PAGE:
New York, Sept. 25 (Jiji Press)–Japan’s Prime Minister Shinzo Abe on Wednesday expressed hopes for active discussions on constitutional amendments to be held at an extraordinary session of the Diet, the country’s parliamentary, set to open on Oct. 4.
“Japanese people think that debates on constitutional revisions should be held,” Abe said at a press conference in New York, referring to the ruling bloc’s victory in the July election of the House of Councillors, the upper chamber of the Diet, in which Abe, also head of the Liberal Democratic Party, the nucleus of the coalition, called for revising the supreme law of Japan.
“I want both ruling and opposition parties to put forward their own drafts and hold discussions to meet the people’s expectations at the constitutional panels (of both chambers of the Diet),” Abe said.
On the consumption tax hike from 8 pct to 10 pct at the beginning of October, Abe stressed, “If risks become evident, we’ll take all possible measures (to underpin the economy) flexibly without hesitation.”
He ruled out the possibility of dissolving the House of Representatives, the all-important lower chamber of the Diet, for a snap general election. Such an option is “neither in the corner nor at the center of my mind,” Abe said, adding, “I want to fulfill my responsibility to the public by devoting myself to producing results on challenges both at home and abroad one by one.”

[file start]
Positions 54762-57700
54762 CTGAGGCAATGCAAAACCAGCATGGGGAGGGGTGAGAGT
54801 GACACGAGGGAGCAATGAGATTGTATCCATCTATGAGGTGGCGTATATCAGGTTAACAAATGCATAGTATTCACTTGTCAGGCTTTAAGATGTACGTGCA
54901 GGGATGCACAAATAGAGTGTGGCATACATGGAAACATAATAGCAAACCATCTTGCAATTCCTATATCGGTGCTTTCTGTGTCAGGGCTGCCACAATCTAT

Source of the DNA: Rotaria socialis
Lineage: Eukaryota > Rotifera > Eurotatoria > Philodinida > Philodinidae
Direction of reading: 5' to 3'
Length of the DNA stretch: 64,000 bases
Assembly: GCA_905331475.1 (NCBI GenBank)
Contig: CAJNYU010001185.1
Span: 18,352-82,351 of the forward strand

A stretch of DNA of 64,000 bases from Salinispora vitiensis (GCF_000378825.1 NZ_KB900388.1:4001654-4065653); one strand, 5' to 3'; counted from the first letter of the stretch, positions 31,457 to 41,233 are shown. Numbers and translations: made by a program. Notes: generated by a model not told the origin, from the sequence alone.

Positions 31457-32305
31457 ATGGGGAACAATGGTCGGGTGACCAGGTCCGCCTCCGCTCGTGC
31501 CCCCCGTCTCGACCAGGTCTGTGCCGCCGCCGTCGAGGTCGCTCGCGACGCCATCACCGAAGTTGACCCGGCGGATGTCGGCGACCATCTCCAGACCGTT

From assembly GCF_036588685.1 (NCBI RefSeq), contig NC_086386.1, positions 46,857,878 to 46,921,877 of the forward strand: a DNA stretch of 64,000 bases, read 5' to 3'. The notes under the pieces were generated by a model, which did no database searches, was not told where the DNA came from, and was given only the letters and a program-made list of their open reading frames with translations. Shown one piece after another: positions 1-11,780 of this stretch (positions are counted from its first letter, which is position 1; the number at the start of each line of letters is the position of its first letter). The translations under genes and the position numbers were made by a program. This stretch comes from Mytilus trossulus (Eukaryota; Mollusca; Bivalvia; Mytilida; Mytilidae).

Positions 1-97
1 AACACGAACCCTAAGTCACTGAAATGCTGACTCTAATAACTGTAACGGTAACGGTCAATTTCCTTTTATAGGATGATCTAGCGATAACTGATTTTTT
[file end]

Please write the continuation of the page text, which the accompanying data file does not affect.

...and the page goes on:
As for Japan-South Korea relations, which have been strained due to wartime labor and other issues, Abe said, “We’ve dealt with the situation based on our stance that the bilateral tensions should not affect security cooperation” among the two Asian neighbors and the United States.
“We’ll continue calling on South Korea to keep its promises,” Abe said, reiterating Tokyo’s position that Seoul should take actions to resolve the issue of South Koreans who were requisitioned to work for Japanese companies during World War II.
In rulings handed down last year, South Korea’s Supreme Court ordered some Japanese firms to pay compensation to such wartime laborers. The Japanese government takes the position that the wartime labor issue was settled by a 1965 bilateral agreement on property and rights.
Abe underscored Japan’s resolve to continue diplomatic efforts to help avoid a military clash in the Middle East, where tensions are rising further following drone attacks on crude oil facilities in Saudi Arabia earlier this month. “We’ll make all-out efforts to ease the tensions, and realize peace and stability in the region, such as by tenaciously continuing dialogue,” Abe said.
The administration of U.S. President Donald Trump claims that Iran was behind the Saudi attacks.
In his speech during the general debate at the U.N. General Assembly in New York on Tuesday, Abe criticized the attacks as a “contemptible” crime while stopping short of specifying who was responsible for the act of sabotage.